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Jamison v. Alvin S. Glenn Detention Center

United States District Court, D. South Carolina

August 13, 2014

Jamil Aba Mecha Jamison, Plaintiff,
v.
Alvin S. Glenn Detention Center, Captain Michael F. Higgins, Unknown Jane Doe Officers, Unknown John Doe Officers, and Unknown Director, Defendants.

ORDER

SHIVA V. HODGES, Magistrate Judge.

This is a civil action filed by a state prisoner. Therefore, in the event that a limitations issue arises, Plaintiff shall have the benefit of the holding in Houston v. Lack, 487 U.S. 266 (1988) (prisoner's pleading was filed at the moment of delivery to prison authorities for forwarding to District Court). Under Local Civil Rule 73.02(B)(2)(d) (D.S.C.), pretrial proceedings in this action have been referred to the assigned United States Magistrate Judge.

Plaintiff files a motion to appoint counsel in this action. [Entry #33]. There is no right to appointed counsel in a case filed pursuant to 42 U.S.C. § 1983. Cf. Hardwick v. Ault, 517 F.2d 295, 298 (5th Cir. 1975). While the court is granted the power to exercise its discretion to appoint counsel for an indigent in a civil action, 28 U.S.C. § 1915(e)(1); Smith v. Blackledge, 451 F.2d 1201 (4th Cir. 1971), such appointment "should be allowed only in exceptional cases." Cook v. Bounds, 518 F.2d 779, 780 (4th Cir. 1975). Plaintiff's motion fails to demonstrate that exceptional circumstances exist in this case. Rather, Plaintiff states that he is unable to afford counsel, that imprisonment limits his ability to properly investigate, research and litigate this case, and that "counsel would better enable Plaintiff to present evidence and cross examine witnesses." [Entry #33 at 1].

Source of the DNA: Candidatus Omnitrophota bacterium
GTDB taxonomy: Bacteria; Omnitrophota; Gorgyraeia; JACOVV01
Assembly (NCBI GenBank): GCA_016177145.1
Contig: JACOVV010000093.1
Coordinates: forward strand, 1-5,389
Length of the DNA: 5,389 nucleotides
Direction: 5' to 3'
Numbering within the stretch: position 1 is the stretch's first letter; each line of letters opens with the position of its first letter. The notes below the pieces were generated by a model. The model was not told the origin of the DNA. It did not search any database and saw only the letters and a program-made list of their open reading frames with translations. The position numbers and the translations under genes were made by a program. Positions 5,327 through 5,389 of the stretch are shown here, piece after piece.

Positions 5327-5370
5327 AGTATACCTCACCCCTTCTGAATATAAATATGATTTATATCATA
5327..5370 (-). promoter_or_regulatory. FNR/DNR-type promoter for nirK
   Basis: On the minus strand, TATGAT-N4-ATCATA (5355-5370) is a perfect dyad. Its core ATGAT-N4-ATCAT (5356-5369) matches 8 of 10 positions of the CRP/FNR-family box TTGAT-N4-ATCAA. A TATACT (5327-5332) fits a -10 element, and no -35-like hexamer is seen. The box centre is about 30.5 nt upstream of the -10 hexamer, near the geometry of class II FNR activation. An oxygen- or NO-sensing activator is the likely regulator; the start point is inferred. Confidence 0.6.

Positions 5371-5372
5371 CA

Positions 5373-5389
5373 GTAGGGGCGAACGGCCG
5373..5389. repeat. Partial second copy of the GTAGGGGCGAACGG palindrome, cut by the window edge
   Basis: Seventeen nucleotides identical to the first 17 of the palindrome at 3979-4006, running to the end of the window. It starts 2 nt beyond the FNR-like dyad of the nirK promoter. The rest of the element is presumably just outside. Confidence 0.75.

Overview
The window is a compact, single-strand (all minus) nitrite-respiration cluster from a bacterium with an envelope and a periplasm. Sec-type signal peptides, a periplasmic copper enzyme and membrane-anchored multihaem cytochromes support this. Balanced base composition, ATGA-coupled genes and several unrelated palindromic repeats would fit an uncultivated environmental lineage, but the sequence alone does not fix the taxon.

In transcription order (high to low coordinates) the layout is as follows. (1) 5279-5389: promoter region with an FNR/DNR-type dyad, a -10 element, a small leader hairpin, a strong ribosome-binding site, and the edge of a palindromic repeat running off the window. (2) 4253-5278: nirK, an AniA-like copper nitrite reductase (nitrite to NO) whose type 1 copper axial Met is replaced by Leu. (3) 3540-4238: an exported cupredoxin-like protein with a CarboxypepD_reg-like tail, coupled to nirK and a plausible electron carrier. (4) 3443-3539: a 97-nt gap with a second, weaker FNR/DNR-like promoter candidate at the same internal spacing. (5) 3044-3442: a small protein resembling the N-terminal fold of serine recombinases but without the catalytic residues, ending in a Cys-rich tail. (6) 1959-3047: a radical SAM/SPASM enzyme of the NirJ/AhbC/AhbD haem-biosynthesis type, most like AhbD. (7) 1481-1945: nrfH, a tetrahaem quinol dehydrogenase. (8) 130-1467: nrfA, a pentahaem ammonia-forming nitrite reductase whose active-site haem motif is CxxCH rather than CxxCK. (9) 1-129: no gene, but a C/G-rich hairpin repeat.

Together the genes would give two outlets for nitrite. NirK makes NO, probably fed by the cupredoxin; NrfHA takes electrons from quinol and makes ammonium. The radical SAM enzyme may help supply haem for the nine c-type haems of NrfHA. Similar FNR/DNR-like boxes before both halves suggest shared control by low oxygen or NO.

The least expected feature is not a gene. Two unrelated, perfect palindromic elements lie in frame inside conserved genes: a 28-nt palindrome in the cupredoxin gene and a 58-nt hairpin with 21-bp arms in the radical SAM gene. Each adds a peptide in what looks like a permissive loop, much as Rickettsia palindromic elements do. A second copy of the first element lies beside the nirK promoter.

These are typical complaints from prisoners proceeding pro se, and after a review of the motion, the court has determined that there are no exceptional or unusual circumstances presented which would justify the appointment of counsel, nor would Plaintiff be denied due process if an attorney were not appointed. Whisenant v. Yuam, 739 F.2d 160 (4th Cir. 1984), abrogated on other grounds by Mallard v. U.S. Dist. Court, 490 U.S. 296 (1989). The issues in most civil rights cases are not complex, and whenever such a case brought by an uncounseled litigant goes to trial, the court outlines the proper procedure so the uncounseled litigant will not be deprived of a fair opportunity to present his or her case. Accordingly, Plaintiff's motion for a discretionary appointment of counsel under 28 U.S.C. § 1915 (e)(1) is denied.

TO THE CLERK OF COURT:

This case is subject to summary dismissal based on an initial screening conducted pursuant to 28 U.S.C. §1915 and/or 28 U.S.C. § 1915A. The Clerk of Court shall not issue the summons or forward this matter to the United States Marshal for service of process at this time.

IT IS SO ORDERED.


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